Dr. Alex Cannara has a solution: Molten salt nuclear reactors (MSRs), which can serve both direct and indirect roles in the attack on acid.
MSRs, as I've written often, are reactors that use liquid fuel rather than the solid rods of conventional reactors. They cannot melt down, they operate at safe atmospheric pressure rather than in the pressurized environments of today's reactors, and they operate at a much higher temperatures, which is a good thing for energy production. They also leave a lot less nasty, long-lived waste. The U.S. built an experimental MSR in the 1960s.
Cannara, a Menlo Park, Calif. environmental and engineering consultant, is among the many people pushing for an MSR revival. Cannara believes that MSRs could be deployed in a multi-pronged assault on acidification. In a direct volley, he says that the heat from MSRs could be used to crush up limestone and dolomite, creating a residue that when dumped in the seas would add carbonates, neutralize acid, and restore the calcification process.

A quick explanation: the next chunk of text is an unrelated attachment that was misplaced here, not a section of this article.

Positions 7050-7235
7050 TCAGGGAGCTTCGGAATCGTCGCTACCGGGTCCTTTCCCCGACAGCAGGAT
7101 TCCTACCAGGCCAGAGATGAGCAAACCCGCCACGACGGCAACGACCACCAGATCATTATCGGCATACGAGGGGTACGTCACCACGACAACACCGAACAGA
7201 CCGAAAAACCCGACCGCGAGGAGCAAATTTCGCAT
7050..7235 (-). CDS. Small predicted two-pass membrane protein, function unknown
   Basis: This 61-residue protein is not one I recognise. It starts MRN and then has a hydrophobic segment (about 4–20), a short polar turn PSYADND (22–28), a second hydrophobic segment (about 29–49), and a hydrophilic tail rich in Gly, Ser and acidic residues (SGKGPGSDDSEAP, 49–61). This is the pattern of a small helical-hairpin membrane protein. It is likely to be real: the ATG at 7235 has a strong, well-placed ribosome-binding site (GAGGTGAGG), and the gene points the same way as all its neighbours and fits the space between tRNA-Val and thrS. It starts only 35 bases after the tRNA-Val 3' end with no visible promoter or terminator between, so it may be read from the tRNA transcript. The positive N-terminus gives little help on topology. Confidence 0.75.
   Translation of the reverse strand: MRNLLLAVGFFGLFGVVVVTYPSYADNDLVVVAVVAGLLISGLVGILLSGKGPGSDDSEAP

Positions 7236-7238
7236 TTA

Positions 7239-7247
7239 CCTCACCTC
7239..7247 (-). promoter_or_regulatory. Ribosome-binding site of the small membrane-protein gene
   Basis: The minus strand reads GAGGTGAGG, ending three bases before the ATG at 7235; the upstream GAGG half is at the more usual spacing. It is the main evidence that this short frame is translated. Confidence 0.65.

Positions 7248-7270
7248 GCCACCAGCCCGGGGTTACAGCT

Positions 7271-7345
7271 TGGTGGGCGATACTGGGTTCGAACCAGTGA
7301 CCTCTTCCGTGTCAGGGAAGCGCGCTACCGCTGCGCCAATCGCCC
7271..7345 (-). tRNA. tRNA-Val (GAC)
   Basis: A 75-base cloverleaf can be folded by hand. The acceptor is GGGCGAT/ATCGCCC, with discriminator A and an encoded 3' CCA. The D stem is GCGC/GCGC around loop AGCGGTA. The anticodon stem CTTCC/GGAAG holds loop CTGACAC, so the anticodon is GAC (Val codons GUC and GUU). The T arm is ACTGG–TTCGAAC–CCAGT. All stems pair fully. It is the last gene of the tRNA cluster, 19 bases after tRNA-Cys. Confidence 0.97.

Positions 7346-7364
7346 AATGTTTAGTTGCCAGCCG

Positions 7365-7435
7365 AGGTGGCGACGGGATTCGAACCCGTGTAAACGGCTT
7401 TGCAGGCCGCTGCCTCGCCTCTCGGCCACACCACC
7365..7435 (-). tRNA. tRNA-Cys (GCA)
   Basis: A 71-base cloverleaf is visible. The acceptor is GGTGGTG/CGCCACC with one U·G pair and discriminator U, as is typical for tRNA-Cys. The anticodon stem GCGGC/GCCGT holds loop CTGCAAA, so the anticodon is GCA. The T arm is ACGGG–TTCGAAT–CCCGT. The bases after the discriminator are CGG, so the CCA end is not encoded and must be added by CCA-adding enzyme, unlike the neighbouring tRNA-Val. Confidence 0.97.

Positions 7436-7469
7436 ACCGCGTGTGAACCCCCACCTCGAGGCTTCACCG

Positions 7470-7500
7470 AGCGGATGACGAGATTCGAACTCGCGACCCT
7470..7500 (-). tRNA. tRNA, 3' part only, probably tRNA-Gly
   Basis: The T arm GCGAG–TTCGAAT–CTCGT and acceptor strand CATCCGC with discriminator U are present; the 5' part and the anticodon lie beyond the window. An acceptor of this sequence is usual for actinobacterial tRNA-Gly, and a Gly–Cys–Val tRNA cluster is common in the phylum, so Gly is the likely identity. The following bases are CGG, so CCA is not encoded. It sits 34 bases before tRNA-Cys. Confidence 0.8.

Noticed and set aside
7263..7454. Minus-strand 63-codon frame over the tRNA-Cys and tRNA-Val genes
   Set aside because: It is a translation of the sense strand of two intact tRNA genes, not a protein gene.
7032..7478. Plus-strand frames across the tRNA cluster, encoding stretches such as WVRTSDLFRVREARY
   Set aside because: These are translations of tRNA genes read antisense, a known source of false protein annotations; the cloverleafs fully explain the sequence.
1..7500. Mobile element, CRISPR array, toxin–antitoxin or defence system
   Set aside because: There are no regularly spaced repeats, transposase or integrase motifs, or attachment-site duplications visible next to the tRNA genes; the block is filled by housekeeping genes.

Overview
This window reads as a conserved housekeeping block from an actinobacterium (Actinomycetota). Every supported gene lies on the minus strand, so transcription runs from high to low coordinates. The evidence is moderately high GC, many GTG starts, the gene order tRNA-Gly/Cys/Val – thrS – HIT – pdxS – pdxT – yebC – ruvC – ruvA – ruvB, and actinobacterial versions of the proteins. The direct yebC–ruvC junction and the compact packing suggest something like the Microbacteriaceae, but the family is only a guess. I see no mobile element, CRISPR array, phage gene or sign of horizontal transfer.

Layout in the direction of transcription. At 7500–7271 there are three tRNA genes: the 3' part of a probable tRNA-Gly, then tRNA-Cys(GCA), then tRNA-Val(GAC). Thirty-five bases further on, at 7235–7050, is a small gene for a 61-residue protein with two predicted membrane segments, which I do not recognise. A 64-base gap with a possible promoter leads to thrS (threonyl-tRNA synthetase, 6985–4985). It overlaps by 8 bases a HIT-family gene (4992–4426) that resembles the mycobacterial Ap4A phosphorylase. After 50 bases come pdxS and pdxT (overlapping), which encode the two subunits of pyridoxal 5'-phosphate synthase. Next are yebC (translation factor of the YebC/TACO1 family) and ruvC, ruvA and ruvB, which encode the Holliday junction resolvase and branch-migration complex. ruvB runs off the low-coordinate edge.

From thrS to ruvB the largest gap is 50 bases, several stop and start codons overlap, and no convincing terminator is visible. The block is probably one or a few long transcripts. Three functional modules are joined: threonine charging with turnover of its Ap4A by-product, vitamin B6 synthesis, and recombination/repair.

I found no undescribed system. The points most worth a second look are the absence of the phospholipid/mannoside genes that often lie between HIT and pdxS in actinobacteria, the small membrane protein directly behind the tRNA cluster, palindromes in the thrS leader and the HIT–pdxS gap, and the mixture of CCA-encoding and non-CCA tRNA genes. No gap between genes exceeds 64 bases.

MSRs could also serve, like today's nuclear reactors, as a source of CO2-free electricity generation (with some CO2 emitted earlier in the value chain during construction and mining, as with all forms of energy production), helping to staunch the steady flow of CO2 from fossil fuel electricity plants that MSRs could replace.
Cannara also recommends capturing the carbon released during the crushing of stone, and using that carbon to form synthetic hydrocarbons by combining with hydrogen extracted from water via the power of a - whadya know - MSR.
Of course, there are a lot of technical challenges to Cannara's vision, which he put forth at the Thorium Energy Alliance Conference in Chicago earlier this year (some MSR proponents say they would run best using liquid thorium fuel rather than liquid uranium). Among them: It will take a lot of MSRs to grind up enough rock to make a difference.